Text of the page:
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Review: The Spotify Play, by Sven Carlsson and Jonas Leijonhufvud

· By · 3.5 minutes to read

“The David vs. Goliath story of Spotify CEO and Founder Daniel Ek―who bet everything on disruptive innovation, and played the giants of Silicon Valley, the music industry, and the podcast world in his quest to build today’s largest online source of audio”

Spotify is quite a secretive company. It’s quite hard to know quite what’s going on in it - and this book, The Spotify Play, is an interesting view of it from many people who have been involved with it.

The story of how it started is interesting, and in many ways is the typical “naive startup in an apartment” story. This one is a little different, though: it does start with a quite accomplished team, but more importantly, quite a bit of money. Spotify was never a boot-strapped company in a garage.

The book focuses on Daniel Ek, the founder and CEO, and tries to highlight his metamorphosis from unsure, scruffy awkward tech guy to the CEO of one of the largest companies in the world for music. Ek’s story isn’t quite a rags-to-riches story, being more riches-to-riches, but he clearly had the right advice and the right affinity to learn to make a success of the company.

The book contains many interesting details - Spotify’s strange attempted pivot to trying to be a video service, as one thing, which appeared to have consumed a large amount of money and be entirely unsuccessful. You’ll hear Spotify talk now about their ambition to be the place people consume audio - and it appears this is mainly driven by a failure to make themselves a media aggregator as they were hoping to be.

As Carlsson and Leijonhufvud make clear, the main thing holding Spotify back was the record companies, who dragged their feet at every opportunity - a strange thing for them to do, given it revitalised their industry and simultaneously eradicated much of the music piracy problem that they were dealing with. And, as comes as no surprise, Steve Jobs comes across as a Machiavellian schemer, whispering bad things into the record companies’ ears. There is little in the Steve Jobs story to admire - and this is yet another book that makes very clear what an unpleasant shit of a man he was.

Spotify’s foray into podcasting started in 2015, so it appears. This is an English version of a Swedish book, Spotify inifrån : så blir man störst i världen, published in 2019; and though it has since been updated, Spotify’s dizzying acquisition trail in podcasting is compressed into a few pages. You don’t get that much of a view into the company’s vision there.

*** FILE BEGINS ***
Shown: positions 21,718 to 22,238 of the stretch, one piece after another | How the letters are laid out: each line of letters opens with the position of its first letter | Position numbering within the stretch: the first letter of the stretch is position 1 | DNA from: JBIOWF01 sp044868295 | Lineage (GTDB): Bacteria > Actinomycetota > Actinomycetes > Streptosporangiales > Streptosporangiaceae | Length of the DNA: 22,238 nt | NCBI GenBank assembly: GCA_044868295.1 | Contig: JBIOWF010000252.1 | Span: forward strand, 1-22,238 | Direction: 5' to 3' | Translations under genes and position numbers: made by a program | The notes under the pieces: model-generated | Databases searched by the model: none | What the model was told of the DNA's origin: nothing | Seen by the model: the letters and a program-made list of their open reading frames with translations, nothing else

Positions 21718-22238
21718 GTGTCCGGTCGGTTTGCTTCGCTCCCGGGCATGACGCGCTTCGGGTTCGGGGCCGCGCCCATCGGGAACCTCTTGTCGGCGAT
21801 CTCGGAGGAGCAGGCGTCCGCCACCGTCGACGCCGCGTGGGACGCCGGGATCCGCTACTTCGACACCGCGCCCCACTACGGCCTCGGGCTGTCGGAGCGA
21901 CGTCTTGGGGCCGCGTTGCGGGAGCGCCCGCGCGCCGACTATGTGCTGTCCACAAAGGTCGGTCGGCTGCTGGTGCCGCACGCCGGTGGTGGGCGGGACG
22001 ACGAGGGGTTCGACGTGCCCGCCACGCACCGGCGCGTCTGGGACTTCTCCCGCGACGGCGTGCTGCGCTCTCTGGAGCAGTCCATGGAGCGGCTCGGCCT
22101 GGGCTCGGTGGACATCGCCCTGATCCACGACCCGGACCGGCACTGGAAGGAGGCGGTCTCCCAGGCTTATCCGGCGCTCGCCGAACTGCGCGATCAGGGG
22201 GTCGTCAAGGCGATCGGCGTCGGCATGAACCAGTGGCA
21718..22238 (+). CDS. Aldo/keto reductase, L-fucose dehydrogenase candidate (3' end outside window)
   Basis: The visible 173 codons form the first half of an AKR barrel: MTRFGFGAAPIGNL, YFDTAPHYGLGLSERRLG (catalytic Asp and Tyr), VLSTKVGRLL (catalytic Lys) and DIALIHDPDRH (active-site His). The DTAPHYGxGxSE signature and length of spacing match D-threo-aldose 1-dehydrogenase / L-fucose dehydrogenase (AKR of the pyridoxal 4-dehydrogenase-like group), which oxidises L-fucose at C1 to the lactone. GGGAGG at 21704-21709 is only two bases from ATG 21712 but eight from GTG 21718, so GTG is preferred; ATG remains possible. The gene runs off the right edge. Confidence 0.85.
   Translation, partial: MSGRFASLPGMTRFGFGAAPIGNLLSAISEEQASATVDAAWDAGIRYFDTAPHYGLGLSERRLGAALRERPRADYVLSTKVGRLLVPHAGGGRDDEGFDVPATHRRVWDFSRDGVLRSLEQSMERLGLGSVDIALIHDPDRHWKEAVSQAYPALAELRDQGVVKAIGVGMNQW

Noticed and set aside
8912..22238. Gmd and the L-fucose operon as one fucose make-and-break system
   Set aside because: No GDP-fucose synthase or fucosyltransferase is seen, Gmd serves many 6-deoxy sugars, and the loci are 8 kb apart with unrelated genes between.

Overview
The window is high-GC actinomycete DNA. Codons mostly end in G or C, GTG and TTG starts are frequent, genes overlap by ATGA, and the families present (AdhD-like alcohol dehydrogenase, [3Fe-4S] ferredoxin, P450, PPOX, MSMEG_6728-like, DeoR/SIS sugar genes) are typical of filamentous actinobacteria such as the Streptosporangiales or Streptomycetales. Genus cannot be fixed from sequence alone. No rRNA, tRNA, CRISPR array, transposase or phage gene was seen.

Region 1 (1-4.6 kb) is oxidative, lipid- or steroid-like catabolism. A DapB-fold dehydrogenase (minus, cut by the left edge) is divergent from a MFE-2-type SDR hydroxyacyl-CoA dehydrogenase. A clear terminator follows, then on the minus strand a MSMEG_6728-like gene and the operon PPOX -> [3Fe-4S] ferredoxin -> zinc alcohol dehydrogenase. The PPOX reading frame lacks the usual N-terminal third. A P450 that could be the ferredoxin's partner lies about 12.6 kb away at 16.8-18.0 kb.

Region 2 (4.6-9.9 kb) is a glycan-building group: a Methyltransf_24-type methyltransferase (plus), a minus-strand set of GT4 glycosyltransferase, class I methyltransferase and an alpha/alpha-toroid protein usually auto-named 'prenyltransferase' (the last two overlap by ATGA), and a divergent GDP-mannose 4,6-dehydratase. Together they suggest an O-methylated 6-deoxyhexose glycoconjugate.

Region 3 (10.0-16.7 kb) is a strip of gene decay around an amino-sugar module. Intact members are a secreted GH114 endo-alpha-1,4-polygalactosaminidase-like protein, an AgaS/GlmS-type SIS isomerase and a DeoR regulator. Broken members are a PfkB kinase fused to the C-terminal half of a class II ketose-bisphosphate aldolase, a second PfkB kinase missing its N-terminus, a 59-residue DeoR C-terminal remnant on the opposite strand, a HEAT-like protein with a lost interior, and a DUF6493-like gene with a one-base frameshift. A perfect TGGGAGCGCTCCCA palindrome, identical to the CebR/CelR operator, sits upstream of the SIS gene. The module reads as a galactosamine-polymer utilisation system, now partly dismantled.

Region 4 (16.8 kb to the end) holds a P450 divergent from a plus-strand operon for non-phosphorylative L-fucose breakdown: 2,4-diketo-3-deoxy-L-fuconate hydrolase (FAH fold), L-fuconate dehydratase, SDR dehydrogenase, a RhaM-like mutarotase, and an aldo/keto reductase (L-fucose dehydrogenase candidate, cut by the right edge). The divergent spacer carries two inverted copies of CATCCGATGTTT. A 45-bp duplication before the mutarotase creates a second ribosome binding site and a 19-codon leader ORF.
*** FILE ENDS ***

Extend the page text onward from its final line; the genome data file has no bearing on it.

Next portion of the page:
You do get a sense of the time that an IPO takes in any company; and the clever way that Spotify achieved their flotation. As Ek is quoted as saying, it was a choice to either float onto the stock market or sell the company to someone like Google or Apple (both apparently sniffed about a bit). It is possibly a little disappointing that this takes up so much of a company’s focus, given that this is ultimately nothing that a consumer will ever notice.

You also understand how important Spotify’s “influencers” were to its success, given the slew of copycat services in the US. It appears it isn’t always very important what your product does, as long as the right people are using it.

The method behind 'Discovery Weekly’, the clever personalisation method that Spotify uses to keep you listening longer (and act as a product differentiator), is discussed which is fascinating - spoiler, they use user playlists as a way to get similarities of songs. You don’t get much more insight into the black box of how Spotify works, albeit there’s probably not much more to it.

But perhaps that’s the slight disappointment - that Spotify refused to take part in this book.

It’s a positive, and quite Swedish, history of the company - respectful to everyone, with lots of detail though few real surprises. Spotify missed an opportunity to work more closely on this book - and any criticism I’ve heard about this book has been from ex-Spotify people, who’ve pointed out the detachment of the authors from the story; it’s especially told from a Swedish, rather than US or UK, viewpoint.

But if you’ve any interest in how Spotify works as a company, this is a good book to spend time with. You’ll end up with a renewed admiration for what the company has achieved, and the way in which it all happened.

(I was sent a preview copy as a watermarked PDF, which I read on my e-reader).

The Spotify Play: How CEO and Founder Daniel Ek Beat Apple, Google, and Amazon in the Race for Audio Dominance by Sven Carlsson and Jonas Leijonhufvud was released last week by Diversion Books. It’s here on Amazon ($)

James Cridland is the Editor of Podnews, a keynote speaker and consultant. He wrote his first podcast RSS feed in January 2005; and also launched the first live radio streaming app for mobile phones in the same year. He's worked in the audio industry since 1989.

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